On the same site there is a suggestion that PMC also stands for Poongsan Metals Corporation.

So, PMC Ammunition seems to be a US organisation marketing ammo for Poongsan. Does that make the ammo American or Korean? I suppose it might depend on the nature of the link between Poongsan and PMC - if Poongsan owns PMC or has some formal link with it which ensures that PMC only markets Poongsan ammo, then I would say that the ammo is Korean…

Anyone care to comment, or is a new supply of wet towels needed?

Tony,
I am not sure what “Made by Polycase” actually means. When they brought out their Firefly tracer, they only made the plastic bullets which were sent to Southern Ballistic Research to fill with tracer compound. SBR has a pretty sophisticated loading operation and Polycase had their tracers cartridges loaded by SBR. I have been told that others, Like Atlantic Marksmen (who briefly had Polycase ammunition loaded in Lapua cases and packed in Atlantic Marksmen boxes) that the ammunition was actually loaded by SBR, both tracer and ball ammunition.

JPeelen,
I have generally followed your guidence, since as John M pointed out, some companies that produce no ammo at all, but sell ammo with their headstamp, Like Leader, change producers regularly, almost always with slight headstamp variations. The trouble is that now, some manufacturers, like Polycase, G2RIP and others purchase cases where ever they can find them, so G2RIP loads show up with DRT cases because DRT had some excess. I just received a box of Lehigh Defense ammunition, and it was full of ammunition with UNDERWOOD headstamps, which of course are not made by underwood. In these cases the headstamp has almost nothing to do with the load. Starline makes a lot of custom headstamps for people. In some cases, these cases can’t be delivered and are sold off cheaply. A few years back, Glock pistols in 40S&W were being delivered with two fired cases (the GLOCK test firings) with a very strange headstamp, which I can’t recall. On the chance that the same headstamp, I chased it down. Glock told me their test cartridges were loaded by Atlantic Arms. They told me that they bought them at a cut rate from Starline because the original customer wouldn’t accept them. With some help, I chased down the guy who ordered them from Starline. He custom loaded ammunition for individual IPSC shooters, but had a heart attack and had to close down his business so had cancelled the order for the 40S&W cases with Starline. The good news from my perspective is that he had only loaded 40S&W and had never ordered 9mmP with this headstamp.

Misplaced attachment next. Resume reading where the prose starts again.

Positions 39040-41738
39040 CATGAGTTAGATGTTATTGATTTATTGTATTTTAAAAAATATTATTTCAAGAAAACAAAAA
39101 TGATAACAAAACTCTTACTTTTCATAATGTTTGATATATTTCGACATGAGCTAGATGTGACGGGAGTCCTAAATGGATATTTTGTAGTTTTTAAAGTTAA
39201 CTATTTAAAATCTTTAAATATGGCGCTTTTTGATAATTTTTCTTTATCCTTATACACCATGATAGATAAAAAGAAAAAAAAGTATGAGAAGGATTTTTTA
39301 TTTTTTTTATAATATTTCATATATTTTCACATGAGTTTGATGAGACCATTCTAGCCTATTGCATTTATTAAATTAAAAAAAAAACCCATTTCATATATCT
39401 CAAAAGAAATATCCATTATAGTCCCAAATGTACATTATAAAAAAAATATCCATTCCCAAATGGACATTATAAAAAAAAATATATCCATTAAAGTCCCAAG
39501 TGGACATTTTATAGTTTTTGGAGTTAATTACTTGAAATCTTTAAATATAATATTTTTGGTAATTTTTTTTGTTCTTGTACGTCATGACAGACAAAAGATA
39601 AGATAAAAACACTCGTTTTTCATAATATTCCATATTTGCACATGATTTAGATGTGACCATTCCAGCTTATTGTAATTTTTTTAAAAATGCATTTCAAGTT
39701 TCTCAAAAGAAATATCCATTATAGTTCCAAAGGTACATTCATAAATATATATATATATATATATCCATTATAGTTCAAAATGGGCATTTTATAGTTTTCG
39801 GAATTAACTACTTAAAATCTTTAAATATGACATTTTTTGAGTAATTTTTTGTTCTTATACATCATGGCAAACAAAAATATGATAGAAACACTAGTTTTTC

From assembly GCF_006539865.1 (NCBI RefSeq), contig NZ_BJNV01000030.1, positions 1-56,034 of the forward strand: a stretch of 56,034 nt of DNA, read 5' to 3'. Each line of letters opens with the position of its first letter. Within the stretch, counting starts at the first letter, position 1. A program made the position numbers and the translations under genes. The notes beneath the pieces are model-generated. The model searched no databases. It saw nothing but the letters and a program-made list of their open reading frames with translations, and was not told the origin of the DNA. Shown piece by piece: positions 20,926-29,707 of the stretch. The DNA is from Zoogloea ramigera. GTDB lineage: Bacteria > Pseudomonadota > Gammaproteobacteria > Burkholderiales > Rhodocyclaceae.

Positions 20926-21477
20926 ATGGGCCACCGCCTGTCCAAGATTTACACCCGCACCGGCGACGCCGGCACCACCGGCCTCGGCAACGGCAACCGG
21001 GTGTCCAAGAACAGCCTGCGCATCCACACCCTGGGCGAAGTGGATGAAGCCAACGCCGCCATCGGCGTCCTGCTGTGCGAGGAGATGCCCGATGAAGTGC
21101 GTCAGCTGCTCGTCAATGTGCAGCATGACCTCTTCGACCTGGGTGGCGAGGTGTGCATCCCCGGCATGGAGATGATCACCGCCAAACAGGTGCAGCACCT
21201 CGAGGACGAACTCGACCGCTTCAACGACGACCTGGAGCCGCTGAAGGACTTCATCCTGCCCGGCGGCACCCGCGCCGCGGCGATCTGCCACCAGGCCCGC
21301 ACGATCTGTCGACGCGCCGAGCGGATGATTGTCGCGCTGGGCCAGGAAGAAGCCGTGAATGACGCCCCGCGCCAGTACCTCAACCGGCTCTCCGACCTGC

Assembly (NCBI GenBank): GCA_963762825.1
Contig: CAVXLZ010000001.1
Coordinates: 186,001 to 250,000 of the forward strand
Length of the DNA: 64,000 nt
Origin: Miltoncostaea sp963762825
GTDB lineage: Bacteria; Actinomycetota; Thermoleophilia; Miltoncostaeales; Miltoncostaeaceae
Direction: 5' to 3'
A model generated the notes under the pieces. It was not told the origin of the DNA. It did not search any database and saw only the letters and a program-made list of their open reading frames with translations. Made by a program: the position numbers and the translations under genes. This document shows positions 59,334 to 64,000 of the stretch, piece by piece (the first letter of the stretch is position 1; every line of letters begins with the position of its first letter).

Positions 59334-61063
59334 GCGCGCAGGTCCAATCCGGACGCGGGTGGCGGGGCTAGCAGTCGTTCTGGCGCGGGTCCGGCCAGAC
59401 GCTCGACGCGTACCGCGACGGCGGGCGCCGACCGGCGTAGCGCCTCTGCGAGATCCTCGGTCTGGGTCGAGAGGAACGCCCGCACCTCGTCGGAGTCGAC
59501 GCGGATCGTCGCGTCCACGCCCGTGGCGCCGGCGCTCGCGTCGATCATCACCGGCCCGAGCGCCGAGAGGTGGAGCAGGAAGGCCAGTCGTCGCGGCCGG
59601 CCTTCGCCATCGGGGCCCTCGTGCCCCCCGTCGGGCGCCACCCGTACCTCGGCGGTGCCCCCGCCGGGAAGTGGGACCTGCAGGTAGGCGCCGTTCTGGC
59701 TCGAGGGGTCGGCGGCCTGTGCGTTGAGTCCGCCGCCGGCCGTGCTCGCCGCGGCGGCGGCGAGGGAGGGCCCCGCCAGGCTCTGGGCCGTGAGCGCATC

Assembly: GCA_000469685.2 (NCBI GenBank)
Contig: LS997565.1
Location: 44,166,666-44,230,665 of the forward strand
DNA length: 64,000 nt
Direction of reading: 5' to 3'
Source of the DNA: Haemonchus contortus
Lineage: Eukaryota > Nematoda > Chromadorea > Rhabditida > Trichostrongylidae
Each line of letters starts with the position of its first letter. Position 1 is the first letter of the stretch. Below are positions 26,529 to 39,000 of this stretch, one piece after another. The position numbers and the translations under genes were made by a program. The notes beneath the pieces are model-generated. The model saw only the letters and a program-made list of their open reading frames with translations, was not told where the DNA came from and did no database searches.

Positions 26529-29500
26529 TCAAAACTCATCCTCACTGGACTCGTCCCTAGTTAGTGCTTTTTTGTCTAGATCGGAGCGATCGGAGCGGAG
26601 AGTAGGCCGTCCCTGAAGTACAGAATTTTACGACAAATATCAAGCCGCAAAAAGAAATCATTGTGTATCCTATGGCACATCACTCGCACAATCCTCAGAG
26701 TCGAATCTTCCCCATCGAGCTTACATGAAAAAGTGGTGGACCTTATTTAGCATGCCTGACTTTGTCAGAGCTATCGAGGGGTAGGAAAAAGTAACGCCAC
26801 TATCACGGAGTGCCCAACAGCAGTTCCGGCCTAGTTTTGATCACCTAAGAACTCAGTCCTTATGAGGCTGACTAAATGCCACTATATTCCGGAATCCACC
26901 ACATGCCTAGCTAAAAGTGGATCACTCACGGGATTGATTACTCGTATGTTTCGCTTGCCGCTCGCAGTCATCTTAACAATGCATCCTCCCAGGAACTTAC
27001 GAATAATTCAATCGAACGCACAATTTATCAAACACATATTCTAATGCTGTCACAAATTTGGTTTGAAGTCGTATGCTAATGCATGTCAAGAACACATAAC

Each cartridge has it’s own history, and today, some are very complex. Commercially loads I put under the company that markets it. Military or military contract/test loads I put under the company that loaded them-as best I can. Others like commeratives with headstamps which have nothing to do with the manufacturer, I put under the case manufacturer who may or maynot be the company or even individual who shoved a bullet into the case.

Terrible subject Tony!!! The world is too complex for a real answer.

Cheers,
Lew